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Dorky Park’s performance, “Back to the Present, ” is a responsive paradox. That is the only absolute conclusion that I can come to as I contemplate my experience as an audience member. It is straightforward, but it is not simple. It is child-like, but it is mature. It is entrancing, but it is not satisfying. It is a grotesque- a noun defined as “art characterized by an incongruous mixture of parts of humans and animals interwoven with plants. ” It is also a beauty because it is “an outstanding example of its kind. ” It both defies and longs for defintion. Above all, this remarkable piece requires a willingness to look within oneself for its truth and value.
This performance is unexpected. Images, voices, music, bodies, and objects fly around the stage as several ideas, emotions, and statements are smashed together into one kinetic collage after another. I felt uncomfortable, overwhelmed, and after a while uninterested, and while the performers are very talented I found it hard to relate. It did get me to think, however, and to question my opinions, ideals, and environment. If anything, it was successful in generating reactions.
"Back to the Present" was definitely not what I expected. I wouldn't like to see this piece again because it was too overwhelming and craved too much attention. I felt myself coming in and out of it, but after letting the performance settle in there was really a lot to be appreciated. The undertones were dark, deep, and often funny. Everyone involved was talented and brought who they were to the stage. Not once did they break character. It was interesting to see once
In Back to the Present, Constanza Marcas/ Dorky Park started a conversation with scenes that were current and alarming. The opportunity to have a class discussion and write a paper got me to read the performance notes and spend more time considering what I saw. Two images that were unsettling to me were a muted voice and look at the low side of cycles.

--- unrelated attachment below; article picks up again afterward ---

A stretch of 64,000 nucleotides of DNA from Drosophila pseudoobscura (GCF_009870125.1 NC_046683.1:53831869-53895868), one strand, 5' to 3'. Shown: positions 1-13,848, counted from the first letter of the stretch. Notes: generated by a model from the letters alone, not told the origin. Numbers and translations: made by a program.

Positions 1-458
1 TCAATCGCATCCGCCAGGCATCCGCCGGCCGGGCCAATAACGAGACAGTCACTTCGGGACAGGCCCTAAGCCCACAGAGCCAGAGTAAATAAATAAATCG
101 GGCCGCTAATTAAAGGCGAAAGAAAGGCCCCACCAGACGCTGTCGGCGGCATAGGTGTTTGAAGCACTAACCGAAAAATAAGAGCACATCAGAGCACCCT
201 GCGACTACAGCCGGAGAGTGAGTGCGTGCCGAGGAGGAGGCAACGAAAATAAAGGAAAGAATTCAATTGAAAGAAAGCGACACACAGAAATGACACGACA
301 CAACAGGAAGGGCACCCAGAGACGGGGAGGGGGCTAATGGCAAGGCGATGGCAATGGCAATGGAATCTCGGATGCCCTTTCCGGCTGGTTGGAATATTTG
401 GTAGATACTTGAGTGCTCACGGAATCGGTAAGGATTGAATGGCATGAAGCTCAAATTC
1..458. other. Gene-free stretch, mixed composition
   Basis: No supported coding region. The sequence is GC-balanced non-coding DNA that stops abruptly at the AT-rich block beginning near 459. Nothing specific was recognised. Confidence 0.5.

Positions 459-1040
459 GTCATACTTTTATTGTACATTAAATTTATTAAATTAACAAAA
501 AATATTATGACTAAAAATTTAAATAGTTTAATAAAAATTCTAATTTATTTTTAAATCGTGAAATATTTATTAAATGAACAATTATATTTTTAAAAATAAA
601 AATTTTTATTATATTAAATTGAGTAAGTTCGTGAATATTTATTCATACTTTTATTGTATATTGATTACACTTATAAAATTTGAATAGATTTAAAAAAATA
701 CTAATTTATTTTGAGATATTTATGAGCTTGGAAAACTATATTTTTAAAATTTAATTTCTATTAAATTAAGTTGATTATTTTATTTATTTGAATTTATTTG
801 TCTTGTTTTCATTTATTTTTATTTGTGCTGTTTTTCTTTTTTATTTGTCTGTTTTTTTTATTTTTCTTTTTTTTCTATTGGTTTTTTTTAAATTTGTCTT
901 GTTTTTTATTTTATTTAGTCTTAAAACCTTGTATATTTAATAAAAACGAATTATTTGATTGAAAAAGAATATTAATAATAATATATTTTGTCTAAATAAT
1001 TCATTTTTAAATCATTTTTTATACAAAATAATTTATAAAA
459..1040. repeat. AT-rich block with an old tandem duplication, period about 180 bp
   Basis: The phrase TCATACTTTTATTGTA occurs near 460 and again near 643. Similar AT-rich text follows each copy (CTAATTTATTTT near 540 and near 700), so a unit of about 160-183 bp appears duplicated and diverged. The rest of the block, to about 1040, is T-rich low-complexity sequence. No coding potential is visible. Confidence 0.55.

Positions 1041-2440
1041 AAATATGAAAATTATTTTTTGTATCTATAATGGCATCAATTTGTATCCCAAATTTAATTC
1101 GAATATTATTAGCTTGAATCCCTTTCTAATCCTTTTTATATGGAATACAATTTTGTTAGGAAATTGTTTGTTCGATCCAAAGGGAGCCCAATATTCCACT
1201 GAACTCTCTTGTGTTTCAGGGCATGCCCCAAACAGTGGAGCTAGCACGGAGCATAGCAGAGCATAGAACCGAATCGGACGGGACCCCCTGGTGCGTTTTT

There were images of throwing, landing, grabbing, yelling, punching, screwing, dying. Performers told brief individual stories. While the voices were different, the actions brought up themes of clutter, comfort, consumption, falling, failure, fury. Somewhere between inflatable naked dolls, emptiness, honesty, connection and roller skates, I saw images on a screen: a young woman, bruised, with bloodshot eyes and neglected short hair. This girl on screen was sad, shaky, climbing up, looking out over European roof tops. A young man climbed up after her, calling her back. She pushed him away, simply asserting herself. He seemed to lose his balance, and the ridiculous thing is that he was actually now dead on the pavement. She repeated this mistake again, when her push led to another accidentally fatal fall. It seemed like fate was mocking this girl who was already trapped on screen, two dimensional and silent. Her grieving was interrupted by stupid flying stuffed animals. This picture of dodge ball was kind of funny and unsatisfying. The stuffed animals didn’t leave red marks on her but they just kept coming from one place or the other. I enjoyed the absurdity of it but was not getting it as much as other audience members seemed to be. I wasn’t really uncomfortable until she fell asleep and her cigarette butt touched the pillow. I felt like only a matter of time before the pillow would catch fire. She was trapped on screen and I was watching.
The program notes mentioned cycles, which shed light on the title of the work, Back to the Present. While it is fun to be fully present in a satisfying moment, it takes much more work to be present in the bad moments. Dorky Park’s performers portrayed some low points of relationships and personalities. The program notes also mention flooding and the Mississippi River. I wonder how our lessons of failed relationships could help the U.S. in our current fall.
I found "Back to the Present" somewhat of a roller coaster ride. While watching the performance I felt as if I never knew what would happen next. Numerous times I got lost in the story because all I could pay attention to was the chaos on the stage. By the end of the show, I left with many questions and a rather confused outlook of the piece. Although after much time pondering over the piece I decided it was a unique, creative, and at the same time, over-the-top display of love and hate between two people in a relationship.
Would I go see again? Yes. Would I recommend it? Yes.
It was surprisingly refreshing, I was blown away with the companionship and dependency everyone had always having to rely on someone else to finish the product. I feel that it forces the performers to always be awake, and aware to their surroundings at all times. Its one thing to work hard onstage but when props are incorporated everything becomes a matter of discipline and timing.